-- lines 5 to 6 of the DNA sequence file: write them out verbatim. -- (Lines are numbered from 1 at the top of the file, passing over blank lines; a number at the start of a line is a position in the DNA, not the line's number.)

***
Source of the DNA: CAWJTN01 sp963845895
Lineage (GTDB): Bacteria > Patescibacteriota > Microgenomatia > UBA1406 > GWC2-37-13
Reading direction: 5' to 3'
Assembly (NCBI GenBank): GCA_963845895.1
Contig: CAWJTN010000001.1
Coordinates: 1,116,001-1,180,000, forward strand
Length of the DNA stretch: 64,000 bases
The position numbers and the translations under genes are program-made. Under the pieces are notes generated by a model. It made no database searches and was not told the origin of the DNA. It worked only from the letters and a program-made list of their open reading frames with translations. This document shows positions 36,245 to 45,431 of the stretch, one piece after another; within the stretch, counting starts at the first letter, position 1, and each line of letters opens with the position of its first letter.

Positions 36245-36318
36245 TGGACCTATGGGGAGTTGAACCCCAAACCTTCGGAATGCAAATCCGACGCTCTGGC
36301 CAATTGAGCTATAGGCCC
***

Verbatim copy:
Contig: CAWJTN010000001.1
Coordinates: 1,116,001-1,180,000, forward strand